The Right Dimensions Of Stair Stringer? 2×10 or 2×12

There are some specific codes when it comes to stair framing requirements but the IRC and the International Building Code do not require them and do not guide towards the type of lumber you can use for your stair stringers.

There are some guidelines that the IRC and IBC do provide when it comes to dimensional lumber. The IBC (International Building Code) says that a set of stairs should be able to hold a weight of about 40 pounds per square foot live, which means that it needs to be able to hold this weight temporarily when somebody is using the stairs. It should also be able to hold 10 pounds per square foot dead or, in other words, constantly.

The throat should be at least 2×4 (3.5 inches wide) to be able to support that kind of weight. The IRC has guidance for how high the risers can be and how deep the treads need to be. It says that the maximum height for the riser is 7.25 inches, while the minimum depth for the tread is 10 inches. A stair tread nose range should be ¾ inches to 1 – ½ inches past the front of the rise.

Even though there is no code for the size of the lumber that can be used, there is one for the tread depth and the load and riser height. It limits the dimensional lumber that needs to work as a stringer.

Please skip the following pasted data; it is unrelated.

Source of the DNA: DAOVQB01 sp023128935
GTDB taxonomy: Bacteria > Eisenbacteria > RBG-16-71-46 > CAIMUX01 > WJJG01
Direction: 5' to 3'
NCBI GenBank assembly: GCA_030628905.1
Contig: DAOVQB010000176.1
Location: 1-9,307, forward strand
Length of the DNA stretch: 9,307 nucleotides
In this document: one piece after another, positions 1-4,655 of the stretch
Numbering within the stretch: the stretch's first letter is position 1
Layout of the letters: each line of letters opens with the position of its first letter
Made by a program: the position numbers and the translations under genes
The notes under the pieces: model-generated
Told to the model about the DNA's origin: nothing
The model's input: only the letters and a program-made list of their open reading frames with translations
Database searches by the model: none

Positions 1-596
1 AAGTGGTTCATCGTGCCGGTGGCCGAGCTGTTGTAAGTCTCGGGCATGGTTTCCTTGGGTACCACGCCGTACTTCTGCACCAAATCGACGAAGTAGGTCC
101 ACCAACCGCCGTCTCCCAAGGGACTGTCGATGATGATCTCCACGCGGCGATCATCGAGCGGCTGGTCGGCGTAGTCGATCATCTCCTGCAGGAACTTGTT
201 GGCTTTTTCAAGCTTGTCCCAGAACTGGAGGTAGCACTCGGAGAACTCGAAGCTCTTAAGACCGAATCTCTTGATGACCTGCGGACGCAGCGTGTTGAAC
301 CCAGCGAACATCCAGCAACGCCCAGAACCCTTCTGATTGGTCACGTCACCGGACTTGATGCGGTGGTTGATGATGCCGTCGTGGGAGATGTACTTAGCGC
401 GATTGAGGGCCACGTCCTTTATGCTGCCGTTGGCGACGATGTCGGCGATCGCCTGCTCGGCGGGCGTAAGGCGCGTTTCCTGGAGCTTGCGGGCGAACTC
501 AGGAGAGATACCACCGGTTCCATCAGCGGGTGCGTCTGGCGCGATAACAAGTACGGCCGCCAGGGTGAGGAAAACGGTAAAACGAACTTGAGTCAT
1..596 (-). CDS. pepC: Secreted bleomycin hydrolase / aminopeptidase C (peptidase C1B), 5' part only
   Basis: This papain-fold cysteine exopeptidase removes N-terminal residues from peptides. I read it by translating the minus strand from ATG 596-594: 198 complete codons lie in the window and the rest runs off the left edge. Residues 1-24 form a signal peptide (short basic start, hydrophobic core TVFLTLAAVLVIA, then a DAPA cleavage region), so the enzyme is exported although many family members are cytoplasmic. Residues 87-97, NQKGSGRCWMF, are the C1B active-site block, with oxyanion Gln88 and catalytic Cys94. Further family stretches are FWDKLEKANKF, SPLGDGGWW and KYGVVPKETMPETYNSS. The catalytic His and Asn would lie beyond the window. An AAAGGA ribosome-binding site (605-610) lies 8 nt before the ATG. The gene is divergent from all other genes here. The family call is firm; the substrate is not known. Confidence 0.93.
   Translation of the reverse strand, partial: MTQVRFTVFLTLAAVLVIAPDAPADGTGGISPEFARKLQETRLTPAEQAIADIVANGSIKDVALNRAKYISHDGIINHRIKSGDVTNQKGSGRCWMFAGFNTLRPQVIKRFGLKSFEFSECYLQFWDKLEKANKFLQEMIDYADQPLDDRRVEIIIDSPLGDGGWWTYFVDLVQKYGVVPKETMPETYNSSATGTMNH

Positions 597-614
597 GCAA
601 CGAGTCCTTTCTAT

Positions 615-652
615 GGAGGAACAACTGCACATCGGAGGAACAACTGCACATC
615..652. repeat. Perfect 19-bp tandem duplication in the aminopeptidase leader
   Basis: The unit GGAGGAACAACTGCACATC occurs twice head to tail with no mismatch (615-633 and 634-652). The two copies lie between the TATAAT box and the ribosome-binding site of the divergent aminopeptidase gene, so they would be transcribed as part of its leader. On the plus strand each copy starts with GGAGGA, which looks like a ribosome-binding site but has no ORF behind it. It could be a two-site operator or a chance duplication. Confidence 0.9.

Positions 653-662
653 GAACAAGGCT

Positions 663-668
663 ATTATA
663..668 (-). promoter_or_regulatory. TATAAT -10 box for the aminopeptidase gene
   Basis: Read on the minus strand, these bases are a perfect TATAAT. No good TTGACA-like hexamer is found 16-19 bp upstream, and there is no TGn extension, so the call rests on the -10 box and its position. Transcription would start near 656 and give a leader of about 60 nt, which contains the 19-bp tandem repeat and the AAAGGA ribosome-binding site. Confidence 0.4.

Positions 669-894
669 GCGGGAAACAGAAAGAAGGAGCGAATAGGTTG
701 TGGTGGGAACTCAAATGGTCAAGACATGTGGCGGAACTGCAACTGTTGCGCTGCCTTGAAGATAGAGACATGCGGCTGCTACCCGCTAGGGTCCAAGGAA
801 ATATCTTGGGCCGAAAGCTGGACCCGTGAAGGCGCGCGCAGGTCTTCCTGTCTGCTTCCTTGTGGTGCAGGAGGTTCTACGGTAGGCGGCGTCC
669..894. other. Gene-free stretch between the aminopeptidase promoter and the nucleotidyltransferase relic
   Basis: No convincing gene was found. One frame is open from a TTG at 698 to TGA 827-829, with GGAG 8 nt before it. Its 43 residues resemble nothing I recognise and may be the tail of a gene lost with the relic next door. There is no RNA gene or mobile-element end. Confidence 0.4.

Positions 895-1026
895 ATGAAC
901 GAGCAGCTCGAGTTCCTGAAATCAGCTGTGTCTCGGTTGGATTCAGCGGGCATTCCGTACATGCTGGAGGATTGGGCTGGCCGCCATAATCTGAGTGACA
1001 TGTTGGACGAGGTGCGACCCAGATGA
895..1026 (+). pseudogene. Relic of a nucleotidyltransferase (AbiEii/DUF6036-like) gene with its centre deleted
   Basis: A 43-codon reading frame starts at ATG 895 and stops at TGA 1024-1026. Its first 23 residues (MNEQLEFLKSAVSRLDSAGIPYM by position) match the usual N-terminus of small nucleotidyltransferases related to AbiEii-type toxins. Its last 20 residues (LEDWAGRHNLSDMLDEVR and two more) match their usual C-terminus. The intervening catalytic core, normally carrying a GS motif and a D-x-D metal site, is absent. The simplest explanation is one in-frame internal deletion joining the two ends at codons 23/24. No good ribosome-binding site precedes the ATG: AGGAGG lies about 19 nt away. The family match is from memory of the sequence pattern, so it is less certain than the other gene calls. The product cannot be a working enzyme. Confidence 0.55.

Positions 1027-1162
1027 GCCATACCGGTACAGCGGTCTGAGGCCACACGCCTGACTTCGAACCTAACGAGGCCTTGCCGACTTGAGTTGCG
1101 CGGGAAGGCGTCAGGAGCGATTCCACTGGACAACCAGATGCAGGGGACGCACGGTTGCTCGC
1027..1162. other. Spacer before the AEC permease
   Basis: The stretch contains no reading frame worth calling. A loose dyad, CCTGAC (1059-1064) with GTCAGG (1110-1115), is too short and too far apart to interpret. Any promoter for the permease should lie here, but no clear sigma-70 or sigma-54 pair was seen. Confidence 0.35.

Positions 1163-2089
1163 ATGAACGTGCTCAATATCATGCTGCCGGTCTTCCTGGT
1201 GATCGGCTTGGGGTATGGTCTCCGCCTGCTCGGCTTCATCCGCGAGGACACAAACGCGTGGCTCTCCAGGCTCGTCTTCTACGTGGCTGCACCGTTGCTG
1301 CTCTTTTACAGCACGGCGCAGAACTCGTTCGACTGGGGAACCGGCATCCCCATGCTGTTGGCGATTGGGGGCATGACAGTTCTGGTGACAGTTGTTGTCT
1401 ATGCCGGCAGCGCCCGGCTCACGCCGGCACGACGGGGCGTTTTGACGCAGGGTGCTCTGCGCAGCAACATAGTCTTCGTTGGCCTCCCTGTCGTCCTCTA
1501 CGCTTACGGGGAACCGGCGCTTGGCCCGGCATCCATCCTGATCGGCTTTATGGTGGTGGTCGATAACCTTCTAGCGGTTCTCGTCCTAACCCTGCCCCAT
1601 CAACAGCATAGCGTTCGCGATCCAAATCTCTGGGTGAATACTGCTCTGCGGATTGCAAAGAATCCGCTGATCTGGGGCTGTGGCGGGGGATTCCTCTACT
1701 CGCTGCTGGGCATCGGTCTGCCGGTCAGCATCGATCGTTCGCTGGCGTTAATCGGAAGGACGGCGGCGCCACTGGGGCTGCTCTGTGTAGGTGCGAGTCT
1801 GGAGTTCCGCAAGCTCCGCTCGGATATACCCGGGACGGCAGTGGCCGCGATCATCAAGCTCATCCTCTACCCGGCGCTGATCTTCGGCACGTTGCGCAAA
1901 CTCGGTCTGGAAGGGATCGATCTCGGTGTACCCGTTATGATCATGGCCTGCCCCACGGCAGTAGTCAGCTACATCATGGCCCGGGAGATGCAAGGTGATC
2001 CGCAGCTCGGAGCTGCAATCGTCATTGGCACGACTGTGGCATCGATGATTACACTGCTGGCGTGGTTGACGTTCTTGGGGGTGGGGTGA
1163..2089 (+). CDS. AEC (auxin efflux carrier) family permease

When you consider these limitations with the 3.5-inch rule, you can see for yourself if it is better to use a 2×10 stringer or a 2×12 one. When you know the rise and run of each step and how long the stringer needs to be, you can decide how that will affect the throat width of stringers. You should draw the first step with a square to mark the stairs’ profile. After that, you should measure from the throat’s width (the shortest point between the step’s corner and the board’s outer edge).

You should image a straight line that connects the corner to each stair’s notch and it should not be closer to the stringer’s outer edge than 3.5 inches. This ensures the proper structural integrity.

Can You Use 2×10 Dimensions For Stair Stringers?

It is acceptable to use 2×10 dimensions for your stair stringers, but then the size of your stairs will be limited. You can see which one of the dimensional lumbers will and will not work based on the standard stair height. The standard rise over run for stairs that cover 9 feet is a 7-inch rise and for the other is an 11-inch run, while for the stairs that are joining two floors when the ceiling is 8 feet high is 7.5 inches and 10 inches.